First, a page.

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Maldives: democracy, back in transition mode? May 15, 2012

Posted by southasiamasala in : Future Directions International, Guest authors, Maldives , comments closed

N. Sathiya Moorthy

With the People’s Majlis, or Parliament, clearing President Mohammed Waheed Hassan’s vice-presidential nominee, Waheed Deen, after the “majority” Maldivian Democratic Party (MDP) group stayed away, the Indian Ocean archipelago seems to be back in democratic transition, for the second time in three years. A new element has been added this time, with a National Inquiry Commission (NIC) probing the circumstances surrounding the resignation of then MDP President Mohammed Nasheed and his succession by Vice-President Waheed. The Commonwealth Ministerial Action Group has given the Waheed Government four weeks in which to make the probe team credible.

The last time the Maldives went through a similar phase, the nation ushered in multi-party democracy after 30 years of one-person rule under President Maumoon Abdul Gayoom. He was elected for six successive terms of five years each, under a constitutional scheme that provided for only a single candidate in national elections. That is firmly in the past, yet, the Nasheed resignation has left a situation of instability. His subsequent charges of a coup-cum-conspiracy, involving some in the uniformed services and “discredited sections” of the polity, and the fact that fresh presidential polls are still a year or so away, in November 2013, have all given rise to the question of whether democracy is really back in transition mode in the Maldives.

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Maldives: putting democracy back on track February 23, 2012

Posted by southasiamasala in : Future Directions International, Guest authors, Maldives , comments closed

Guest author: N. Sathiya Moorthy

First published in Future Directions International on 15 February 2012

A week after President Mohammed Nasheed resigned, to be succeeded by his Vice-President Mohammed Waheed Hassan, Maldives is limping back to normality. Hassan is to complete the residual part of Nasheed’s five-year term, ending November 2013. The deep political divisions remain, and the wounds of the previous week’s events have left a bad taste in the mouths of the people at large, and Nasheed’s Maldivian Democratic Party (MDP) cadres in particular. All now need to take stock of the recent developments with equanimity and arrive at solutions for the medium- and long-term good of the nation.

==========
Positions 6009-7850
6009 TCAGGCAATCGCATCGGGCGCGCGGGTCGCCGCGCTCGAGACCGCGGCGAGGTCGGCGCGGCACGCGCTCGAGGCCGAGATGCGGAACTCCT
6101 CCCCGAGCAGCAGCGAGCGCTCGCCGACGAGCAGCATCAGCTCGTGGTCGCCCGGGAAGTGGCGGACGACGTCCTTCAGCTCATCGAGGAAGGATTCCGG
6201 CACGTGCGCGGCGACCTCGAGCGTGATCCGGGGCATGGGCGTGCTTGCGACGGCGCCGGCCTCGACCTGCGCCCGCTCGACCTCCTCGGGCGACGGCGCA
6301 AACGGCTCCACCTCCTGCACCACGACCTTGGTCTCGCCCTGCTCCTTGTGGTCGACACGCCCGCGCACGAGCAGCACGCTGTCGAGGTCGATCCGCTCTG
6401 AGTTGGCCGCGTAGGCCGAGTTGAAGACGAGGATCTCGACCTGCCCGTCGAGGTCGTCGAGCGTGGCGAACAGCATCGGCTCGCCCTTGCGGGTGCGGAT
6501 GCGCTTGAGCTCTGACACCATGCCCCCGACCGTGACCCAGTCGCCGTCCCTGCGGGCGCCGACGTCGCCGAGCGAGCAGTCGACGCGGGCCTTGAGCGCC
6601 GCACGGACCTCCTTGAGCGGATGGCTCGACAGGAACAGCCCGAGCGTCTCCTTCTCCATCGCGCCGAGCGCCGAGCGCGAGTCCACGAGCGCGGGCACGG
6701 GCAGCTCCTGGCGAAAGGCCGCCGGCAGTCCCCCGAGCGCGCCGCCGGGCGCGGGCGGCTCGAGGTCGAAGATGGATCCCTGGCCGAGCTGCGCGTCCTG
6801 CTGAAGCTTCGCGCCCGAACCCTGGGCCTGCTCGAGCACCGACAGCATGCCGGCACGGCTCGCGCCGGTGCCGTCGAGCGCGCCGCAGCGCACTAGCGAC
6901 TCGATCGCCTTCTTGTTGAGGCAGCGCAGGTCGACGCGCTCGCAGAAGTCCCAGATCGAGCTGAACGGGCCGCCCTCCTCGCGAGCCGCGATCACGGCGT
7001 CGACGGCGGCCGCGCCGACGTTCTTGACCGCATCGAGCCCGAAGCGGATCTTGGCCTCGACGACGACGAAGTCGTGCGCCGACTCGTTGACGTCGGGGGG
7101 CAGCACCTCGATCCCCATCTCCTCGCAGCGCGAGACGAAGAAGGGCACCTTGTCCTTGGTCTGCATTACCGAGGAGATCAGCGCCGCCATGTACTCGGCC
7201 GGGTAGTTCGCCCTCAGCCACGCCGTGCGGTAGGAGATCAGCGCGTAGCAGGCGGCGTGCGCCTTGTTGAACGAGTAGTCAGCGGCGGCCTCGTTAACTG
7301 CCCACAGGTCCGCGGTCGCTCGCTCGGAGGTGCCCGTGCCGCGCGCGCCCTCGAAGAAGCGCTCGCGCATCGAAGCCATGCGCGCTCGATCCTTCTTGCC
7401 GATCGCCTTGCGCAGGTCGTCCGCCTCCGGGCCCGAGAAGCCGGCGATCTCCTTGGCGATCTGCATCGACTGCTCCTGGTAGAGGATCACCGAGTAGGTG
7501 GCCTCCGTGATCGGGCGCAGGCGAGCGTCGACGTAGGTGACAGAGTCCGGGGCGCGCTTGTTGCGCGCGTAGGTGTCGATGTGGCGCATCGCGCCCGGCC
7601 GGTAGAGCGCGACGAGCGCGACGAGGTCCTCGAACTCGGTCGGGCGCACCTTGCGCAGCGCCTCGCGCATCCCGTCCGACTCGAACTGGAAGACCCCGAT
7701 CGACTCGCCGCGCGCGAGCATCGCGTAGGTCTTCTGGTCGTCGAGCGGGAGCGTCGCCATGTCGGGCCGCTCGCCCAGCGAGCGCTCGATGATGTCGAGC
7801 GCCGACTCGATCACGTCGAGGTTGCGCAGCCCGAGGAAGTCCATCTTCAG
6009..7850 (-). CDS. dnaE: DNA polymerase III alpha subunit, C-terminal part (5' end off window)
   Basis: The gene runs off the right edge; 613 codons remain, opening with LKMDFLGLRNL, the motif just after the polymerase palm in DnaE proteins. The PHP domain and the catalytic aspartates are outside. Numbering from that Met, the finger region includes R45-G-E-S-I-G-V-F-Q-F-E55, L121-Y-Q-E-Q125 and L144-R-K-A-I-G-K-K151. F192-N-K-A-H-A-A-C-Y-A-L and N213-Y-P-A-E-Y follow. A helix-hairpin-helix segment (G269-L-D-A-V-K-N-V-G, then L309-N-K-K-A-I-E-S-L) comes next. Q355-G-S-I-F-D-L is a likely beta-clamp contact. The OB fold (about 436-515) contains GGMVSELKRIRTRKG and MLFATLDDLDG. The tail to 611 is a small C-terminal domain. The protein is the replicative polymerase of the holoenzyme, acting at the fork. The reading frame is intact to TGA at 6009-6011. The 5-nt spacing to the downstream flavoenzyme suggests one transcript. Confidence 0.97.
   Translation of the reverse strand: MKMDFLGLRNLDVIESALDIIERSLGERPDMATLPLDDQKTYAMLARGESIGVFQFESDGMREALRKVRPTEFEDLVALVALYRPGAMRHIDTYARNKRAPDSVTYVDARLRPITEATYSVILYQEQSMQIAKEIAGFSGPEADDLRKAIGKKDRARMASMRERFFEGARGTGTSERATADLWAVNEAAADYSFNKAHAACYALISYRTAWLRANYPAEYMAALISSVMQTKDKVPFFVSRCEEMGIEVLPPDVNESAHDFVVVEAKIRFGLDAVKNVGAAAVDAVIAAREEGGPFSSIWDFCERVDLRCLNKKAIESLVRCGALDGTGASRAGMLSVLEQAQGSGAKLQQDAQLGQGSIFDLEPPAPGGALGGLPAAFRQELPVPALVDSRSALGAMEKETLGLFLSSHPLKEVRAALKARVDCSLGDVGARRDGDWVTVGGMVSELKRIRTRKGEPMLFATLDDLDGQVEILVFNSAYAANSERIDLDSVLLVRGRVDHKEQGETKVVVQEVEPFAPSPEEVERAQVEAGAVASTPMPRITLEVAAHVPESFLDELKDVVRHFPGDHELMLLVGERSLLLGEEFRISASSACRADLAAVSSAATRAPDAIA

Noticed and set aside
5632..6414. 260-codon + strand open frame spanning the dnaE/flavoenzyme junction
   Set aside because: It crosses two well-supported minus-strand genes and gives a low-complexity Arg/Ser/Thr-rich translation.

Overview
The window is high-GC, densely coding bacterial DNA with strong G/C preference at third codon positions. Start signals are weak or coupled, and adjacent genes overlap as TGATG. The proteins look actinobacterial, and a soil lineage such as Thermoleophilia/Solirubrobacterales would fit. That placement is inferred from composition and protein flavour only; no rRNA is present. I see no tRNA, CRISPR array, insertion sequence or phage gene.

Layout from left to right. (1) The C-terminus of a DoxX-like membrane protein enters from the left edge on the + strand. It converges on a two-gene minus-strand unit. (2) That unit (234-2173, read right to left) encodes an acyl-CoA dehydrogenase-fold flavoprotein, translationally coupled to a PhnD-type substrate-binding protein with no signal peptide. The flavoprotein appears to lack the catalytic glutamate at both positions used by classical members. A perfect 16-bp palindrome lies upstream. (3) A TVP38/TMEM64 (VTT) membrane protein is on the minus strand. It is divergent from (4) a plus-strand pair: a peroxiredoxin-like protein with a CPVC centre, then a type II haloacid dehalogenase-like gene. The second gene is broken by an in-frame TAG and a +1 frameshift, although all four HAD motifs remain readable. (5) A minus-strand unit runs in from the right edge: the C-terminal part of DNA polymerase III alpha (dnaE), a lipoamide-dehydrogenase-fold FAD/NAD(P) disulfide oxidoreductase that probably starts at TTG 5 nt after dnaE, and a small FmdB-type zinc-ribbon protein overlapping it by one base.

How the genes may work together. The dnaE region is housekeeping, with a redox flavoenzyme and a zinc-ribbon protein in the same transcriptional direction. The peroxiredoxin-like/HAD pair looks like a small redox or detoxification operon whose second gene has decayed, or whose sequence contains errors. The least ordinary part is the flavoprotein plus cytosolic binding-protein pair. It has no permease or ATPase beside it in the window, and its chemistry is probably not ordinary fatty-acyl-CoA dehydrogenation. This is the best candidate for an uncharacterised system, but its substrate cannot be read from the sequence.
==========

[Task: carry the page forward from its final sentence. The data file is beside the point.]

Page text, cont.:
Nasheed’s sudden resignation had been preceded by a series of events, not just over the previous weeks, as is often being said now, in a reference to the ‘protect Islam’ call by the ‘December 23 Coalition’ launched by religious NGOs, to which desperate Opposition political groups, whose egos were matched only by the personal ambitions of their leaders, tagged along. It had commenced as early as mid-2010, when the parliamentary polls threw up a minority for the President’s party.

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China-India rivalry in Maldives set to intensify June 12, 2011

Posted by southasiamasala in : DeSilva-Ranasinghe, Serge, Future Directions International, Maldives , comments closed

Serge DeSilva-Ranasinghe

This article first appeared here in Future Directions International

Background

The 28-31 May visit to Maldives by the most senior Chinese official ever to visit the Islamic archipelago-nation went largely unreported in the Western media. The significance of the visit by Wu Bangguo, Chairman of the Standing Committee of the National People’s Congress, underscored the increasing importance of Maldives to China’s regional strategic calculations.

Comment

China and Maldives first established diplomatic relations in 1972. Since then, relations have gradually developed. More recently, Indian policy analysts referred to China’s soft power rise throughout South Asia as a “creeping expansionism”. They went so far as to accuse China of harbouring ambitions to set up a submarine base facility in Maldives.

For instance, in 2005, Indian commentator, A.B. Mahapatra, asserted that:

“China has engineered a manner of a coup by coaxing Maldives’ Abdul Gayoom government to let it establish a base in Marao. Marao is one of the largest of the 1192 coral islands grouped into atolls that comprise Maldives and lies 40 km south of Male, the capital. Scientists warn that global warming is pushing up ocean and sea levels. They fear that most of Maldives will be submerged by year 2040. Marao may be one of the few large islands that may survive. ‘And even if it goes under water’, said a naval official, ‘it will be ideal for submarines.’ In February 2001, a small delegation from Pakistan visited Maldives to boost cultural ties. ‘The Pakistanis put pressure on Male to facilitate Chinese plans for a naval base’, said an official. ‘China used Pakistan to play the Islamic card with Maldives.’ But the Marao base is not expected to be operational until 2010.”

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Power plays in Bhutan exemplify India’s growing influence March 30, 2011

Posted by southasiamasala in : Bhutan, DeSilva-Ranasinghe, Serge, Future Directions International, India, Maldives, South Asia - General , comments closed

Serge DeSilva-Ranasinghe